If your experience was similar to mine, your Facebook news feeds and Twitter streams during July were inundated with posts complaining about the friggin’ heat. It wasn’t just my friends, as I’m guilty as anyone else. I’m usually a pansy when it comes to heat, but this summer has taken things to a new, hellacious level.
And now, there’s scientific evidence to back up everyone’s excessive whining. July 2012 was officially the hottest month on record, according to the National Oceanic and Atmospheric Administration (NOAA).
The average temperature for the contiguous United States last month was 77.6°F, a full .2° hotter than any month since they started keeping records back in 1895. Not only that, but it was 3.3° hotter than the average for the entire 20th century.
Only the state of Virginia had it’s warmest July on record, but when you factor in the entire contiguous United States, well, it was pretty toasty:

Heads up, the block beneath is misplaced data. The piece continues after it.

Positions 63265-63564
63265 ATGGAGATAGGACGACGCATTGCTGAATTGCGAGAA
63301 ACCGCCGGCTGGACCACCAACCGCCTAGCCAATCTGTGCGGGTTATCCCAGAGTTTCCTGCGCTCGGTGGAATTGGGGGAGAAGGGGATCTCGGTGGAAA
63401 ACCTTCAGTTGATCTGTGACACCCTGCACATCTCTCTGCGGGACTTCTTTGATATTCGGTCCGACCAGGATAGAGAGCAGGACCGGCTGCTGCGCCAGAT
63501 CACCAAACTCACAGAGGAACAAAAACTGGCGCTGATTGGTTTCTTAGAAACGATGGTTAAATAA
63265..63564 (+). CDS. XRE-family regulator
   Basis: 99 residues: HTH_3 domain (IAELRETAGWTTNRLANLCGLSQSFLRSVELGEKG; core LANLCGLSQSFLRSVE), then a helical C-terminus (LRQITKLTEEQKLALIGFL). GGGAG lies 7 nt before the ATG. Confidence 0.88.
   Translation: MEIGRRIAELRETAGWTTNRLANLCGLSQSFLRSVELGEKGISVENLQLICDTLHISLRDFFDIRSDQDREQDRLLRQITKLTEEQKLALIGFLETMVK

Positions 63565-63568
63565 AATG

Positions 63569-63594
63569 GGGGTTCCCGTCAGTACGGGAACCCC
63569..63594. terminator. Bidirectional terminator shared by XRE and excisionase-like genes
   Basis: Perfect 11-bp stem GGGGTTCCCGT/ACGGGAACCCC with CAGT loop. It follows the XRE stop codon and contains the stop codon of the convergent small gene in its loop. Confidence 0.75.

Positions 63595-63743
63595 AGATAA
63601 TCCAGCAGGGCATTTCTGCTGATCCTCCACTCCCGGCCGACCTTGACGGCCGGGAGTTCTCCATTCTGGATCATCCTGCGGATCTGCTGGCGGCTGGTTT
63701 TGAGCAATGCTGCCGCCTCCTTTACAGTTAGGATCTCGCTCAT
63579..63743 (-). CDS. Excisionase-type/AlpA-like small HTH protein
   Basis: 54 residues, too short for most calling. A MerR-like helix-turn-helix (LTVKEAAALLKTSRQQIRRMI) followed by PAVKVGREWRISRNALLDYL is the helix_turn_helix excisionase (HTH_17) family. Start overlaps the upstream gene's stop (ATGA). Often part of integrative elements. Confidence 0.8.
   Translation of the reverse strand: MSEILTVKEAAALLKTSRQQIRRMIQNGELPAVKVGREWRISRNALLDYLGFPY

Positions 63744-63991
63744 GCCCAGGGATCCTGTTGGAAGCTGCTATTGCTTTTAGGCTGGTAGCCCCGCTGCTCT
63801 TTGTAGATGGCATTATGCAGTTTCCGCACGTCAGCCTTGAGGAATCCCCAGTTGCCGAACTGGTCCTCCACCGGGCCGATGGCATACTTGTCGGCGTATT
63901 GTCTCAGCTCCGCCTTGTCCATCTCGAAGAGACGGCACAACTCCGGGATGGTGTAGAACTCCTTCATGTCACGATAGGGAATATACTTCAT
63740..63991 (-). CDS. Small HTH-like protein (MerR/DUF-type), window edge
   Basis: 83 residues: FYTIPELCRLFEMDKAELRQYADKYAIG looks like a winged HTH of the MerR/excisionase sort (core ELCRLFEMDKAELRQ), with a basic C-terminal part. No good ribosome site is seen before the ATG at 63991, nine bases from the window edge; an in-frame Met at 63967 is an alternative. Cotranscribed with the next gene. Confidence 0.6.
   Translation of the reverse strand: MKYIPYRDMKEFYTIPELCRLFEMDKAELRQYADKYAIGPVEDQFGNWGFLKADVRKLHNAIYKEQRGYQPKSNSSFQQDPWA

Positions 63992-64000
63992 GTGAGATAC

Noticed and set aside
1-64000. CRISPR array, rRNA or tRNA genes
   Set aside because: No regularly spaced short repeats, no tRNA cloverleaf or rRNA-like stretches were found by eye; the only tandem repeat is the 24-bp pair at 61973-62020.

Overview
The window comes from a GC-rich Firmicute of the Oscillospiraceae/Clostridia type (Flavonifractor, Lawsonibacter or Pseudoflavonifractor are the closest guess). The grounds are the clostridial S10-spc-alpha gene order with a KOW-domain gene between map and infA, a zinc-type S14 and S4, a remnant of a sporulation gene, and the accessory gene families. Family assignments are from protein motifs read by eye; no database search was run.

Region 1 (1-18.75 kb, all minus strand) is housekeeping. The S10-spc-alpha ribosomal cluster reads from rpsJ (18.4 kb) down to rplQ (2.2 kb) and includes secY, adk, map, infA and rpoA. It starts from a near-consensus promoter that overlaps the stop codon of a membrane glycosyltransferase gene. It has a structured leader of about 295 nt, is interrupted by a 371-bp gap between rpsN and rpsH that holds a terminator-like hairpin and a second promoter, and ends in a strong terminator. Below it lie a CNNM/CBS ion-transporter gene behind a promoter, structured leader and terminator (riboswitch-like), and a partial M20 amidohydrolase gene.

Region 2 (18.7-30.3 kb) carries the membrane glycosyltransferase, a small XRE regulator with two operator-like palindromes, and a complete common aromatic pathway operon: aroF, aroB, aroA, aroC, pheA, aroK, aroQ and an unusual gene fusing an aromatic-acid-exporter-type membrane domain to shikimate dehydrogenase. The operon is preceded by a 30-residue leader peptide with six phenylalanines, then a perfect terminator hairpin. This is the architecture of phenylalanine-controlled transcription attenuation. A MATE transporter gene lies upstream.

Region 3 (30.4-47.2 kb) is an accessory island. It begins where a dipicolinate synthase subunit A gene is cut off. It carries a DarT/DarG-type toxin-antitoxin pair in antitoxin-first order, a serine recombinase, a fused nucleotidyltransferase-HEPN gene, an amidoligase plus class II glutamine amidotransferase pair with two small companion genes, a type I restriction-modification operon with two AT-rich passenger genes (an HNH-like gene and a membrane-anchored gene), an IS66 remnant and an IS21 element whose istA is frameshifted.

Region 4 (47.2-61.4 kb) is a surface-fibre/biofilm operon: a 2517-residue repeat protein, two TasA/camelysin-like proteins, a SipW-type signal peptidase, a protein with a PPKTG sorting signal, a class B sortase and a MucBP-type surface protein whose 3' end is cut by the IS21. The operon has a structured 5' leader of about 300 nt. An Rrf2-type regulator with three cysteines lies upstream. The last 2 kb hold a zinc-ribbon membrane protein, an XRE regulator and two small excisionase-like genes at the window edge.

Higher-than-average temperatures engulfed much of the contiguous U.S. during July, with the largest temperature departures from the 20th century average occurring across most of the Plains, the Midwest, and along the Eastern Seaboard. Virginia had its warmest July on record, with a statewide temperature 4.0°F above average. In total, 32 states had July temperatures among its ten warmest, with seven states having their second warmest July on record.
Just look at the map, that’s a lot of orange:
Not only was July the warmest month on record, but we’re living amid the hottest 12-month period and the hottest start of any calendar year since 1895.
So go home, crank the AC, and have a cold beer. You’ve earned it, America.
[via Ars Technica]